Have you ever self harmed in the past? I just need to know for our records.
There are stretch marks on my thighs that I’ve had since I was ten years old. When the first ones appeared I wondered if the skin there was as thin as it looked, and scratched it with my ragged fingernail. I bled. I did it again.
Quit scratching your head, child! Lord, you’ll make your hair greasier than it already is. I faked a laugh and sat on my hands. They didn’t understand. My head is where the filth is, so my head is where the filth shows. It oozes out of the pores on my scalp trying to escape the confines of my skull, and even if I can’t see it I can feel it, I have to get it off. I wait an appropriate amount of time and announce that I’m going to wash my hair.
I locked myself in my room with a family sized bag of potato chips, all of the leftover meatloaf, a bag of dried fruit, and a jar of peanuts. I left when my grandmother called me for dinner, and hid the evidence under my mattress, to be thrown away immediately before garbage day, when no one would see.
When she caught on, and rid the house of all junk food, she stocked up on protein bars and prepackaged diet meals. Try to wait for mealtimes, but if you get hungry, you can have one of these granola bars, or a piece of fruit. I ate three pieces of fruit. Six granola bars. Two of the nasty prepackaged dinners. Evidence goes in my backpack, to be thrown away at school.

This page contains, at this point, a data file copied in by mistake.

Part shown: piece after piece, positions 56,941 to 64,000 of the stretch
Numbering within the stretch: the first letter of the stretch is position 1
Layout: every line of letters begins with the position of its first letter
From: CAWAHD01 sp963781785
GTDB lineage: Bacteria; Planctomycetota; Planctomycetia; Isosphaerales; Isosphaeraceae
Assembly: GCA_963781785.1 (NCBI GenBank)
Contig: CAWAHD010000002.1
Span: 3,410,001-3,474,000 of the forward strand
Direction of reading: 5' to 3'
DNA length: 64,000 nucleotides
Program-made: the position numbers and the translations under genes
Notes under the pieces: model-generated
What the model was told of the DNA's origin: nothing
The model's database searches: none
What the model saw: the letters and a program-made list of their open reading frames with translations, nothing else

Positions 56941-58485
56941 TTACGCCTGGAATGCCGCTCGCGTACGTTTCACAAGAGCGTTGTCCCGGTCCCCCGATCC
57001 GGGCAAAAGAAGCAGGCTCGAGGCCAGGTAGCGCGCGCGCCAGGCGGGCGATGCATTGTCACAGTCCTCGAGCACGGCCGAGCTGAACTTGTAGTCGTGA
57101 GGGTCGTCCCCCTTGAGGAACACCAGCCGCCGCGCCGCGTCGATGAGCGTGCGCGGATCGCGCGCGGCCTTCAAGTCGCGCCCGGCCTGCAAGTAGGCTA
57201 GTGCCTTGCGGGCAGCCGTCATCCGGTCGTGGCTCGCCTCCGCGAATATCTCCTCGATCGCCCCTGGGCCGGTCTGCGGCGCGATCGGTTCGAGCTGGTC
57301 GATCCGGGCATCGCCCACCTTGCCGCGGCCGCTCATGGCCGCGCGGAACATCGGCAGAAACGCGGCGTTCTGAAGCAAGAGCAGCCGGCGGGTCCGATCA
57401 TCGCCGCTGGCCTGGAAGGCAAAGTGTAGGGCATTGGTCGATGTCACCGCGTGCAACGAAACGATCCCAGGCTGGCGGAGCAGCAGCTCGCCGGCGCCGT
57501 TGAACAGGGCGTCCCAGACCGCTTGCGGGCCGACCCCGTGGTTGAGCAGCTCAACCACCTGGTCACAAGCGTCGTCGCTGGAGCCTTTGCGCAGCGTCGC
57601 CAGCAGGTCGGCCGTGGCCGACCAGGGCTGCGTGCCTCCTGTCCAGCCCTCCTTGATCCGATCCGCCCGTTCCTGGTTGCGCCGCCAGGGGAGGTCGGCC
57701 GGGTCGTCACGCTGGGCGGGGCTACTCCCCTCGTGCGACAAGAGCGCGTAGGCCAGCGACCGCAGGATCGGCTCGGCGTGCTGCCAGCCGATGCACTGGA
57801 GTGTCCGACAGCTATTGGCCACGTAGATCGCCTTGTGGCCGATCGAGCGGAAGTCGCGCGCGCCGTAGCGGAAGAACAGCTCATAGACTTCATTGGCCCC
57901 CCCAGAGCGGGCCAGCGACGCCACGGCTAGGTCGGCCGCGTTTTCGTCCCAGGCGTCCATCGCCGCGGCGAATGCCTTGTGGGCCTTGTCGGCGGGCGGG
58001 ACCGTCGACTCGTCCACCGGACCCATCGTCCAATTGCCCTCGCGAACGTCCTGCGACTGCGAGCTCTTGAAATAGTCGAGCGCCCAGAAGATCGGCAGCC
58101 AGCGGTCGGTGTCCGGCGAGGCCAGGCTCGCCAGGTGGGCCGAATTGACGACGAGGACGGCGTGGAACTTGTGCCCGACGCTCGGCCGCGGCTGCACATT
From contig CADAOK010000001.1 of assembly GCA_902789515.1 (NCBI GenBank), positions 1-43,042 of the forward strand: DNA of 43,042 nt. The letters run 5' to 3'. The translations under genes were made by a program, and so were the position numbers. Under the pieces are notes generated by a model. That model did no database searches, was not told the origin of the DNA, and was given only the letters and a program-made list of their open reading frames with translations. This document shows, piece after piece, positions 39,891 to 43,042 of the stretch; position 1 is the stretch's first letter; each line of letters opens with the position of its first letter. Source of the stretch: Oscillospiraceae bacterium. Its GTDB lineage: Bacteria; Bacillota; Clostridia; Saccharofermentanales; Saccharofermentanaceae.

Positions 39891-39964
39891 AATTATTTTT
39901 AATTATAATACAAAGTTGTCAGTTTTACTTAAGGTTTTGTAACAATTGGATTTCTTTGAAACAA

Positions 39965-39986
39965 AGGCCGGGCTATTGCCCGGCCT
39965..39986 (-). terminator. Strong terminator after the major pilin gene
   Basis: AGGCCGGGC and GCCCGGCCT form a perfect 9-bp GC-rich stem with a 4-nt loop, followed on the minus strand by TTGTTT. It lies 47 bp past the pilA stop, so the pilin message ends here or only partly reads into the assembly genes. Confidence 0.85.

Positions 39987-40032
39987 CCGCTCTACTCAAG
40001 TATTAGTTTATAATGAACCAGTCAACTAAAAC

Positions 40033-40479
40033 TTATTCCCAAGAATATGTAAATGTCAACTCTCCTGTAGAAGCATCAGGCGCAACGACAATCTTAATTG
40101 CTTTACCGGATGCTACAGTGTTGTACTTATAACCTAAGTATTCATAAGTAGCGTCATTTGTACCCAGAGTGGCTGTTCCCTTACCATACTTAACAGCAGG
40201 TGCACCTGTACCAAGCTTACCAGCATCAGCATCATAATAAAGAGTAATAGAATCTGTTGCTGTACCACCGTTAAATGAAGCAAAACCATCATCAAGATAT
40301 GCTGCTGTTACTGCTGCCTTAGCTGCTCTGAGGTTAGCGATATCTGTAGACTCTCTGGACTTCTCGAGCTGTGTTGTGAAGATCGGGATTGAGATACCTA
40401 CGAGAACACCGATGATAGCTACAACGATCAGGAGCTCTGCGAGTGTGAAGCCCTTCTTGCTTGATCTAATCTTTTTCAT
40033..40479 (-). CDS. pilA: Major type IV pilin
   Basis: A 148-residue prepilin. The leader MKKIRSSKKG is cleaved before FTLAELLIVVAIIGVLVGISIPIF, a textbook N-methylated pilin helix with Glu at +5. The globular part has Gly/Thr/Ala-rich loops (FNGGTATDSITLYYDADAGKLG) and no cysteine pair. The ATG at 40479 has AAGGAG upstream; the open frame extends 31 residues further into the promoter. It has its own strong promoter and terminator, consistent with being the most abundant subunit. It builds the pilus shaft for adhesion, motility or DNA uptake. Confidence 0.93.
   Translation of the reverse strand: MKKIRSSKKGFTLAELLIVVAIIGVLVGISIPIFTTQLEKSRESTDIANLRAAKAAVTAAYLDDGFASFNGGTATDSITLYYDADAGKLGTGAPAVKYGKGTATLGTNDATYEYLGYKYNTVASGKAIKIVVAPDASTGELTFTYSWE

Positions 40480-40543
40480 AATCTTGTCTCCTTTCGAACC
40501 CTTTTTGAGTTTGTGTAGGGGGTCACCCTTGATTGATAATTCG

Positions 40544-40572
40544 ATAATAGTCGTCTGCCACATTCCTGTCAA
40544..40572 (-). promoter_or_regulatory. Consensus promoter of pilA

I have an addiction to dyeing my hair. I wonder if my life has come to revolve around my fingers on my scalp, scrubbing until i break open the scabs still there from the last time, the reddish hues I favor for my short hair suddenly a blessing. My fingertips are perpetually wrinkled. My head stings and burns where chemicals meet open wounds.
I came home from a day of failed quizzes and homework not turned in, and my best friend being gone. There was nothing even half appetizing in the kitchen so I settled for an entire loaf of bread, and a glass of orange juice. There was always an excess of bread in my house; my grandmother could easily just think she had miscounted how many loaves sat on the counter this morning. I chewed slowly, and made the orange juice last in my dry mouth and throat.
I haven’t worn shorts since I was thirteen. It started because ‘no one wanted to see my ugly stretch marks and cellulite.’ It continued because I didn’t. Because no one would question, in the middle of summer, if I wore jeans to hide the marks on my thighs. Who cares how you look, you’ll get heat stroke, girl! You work at a marina! I laughed and shook my head. I’ll be fine. I like long pants.
I found a photo of myself from middle school. I was beautiful.
I stepped out of the shower and looked in the mirror. The bile rose in my throat, and my hands returned to my already bleeding head."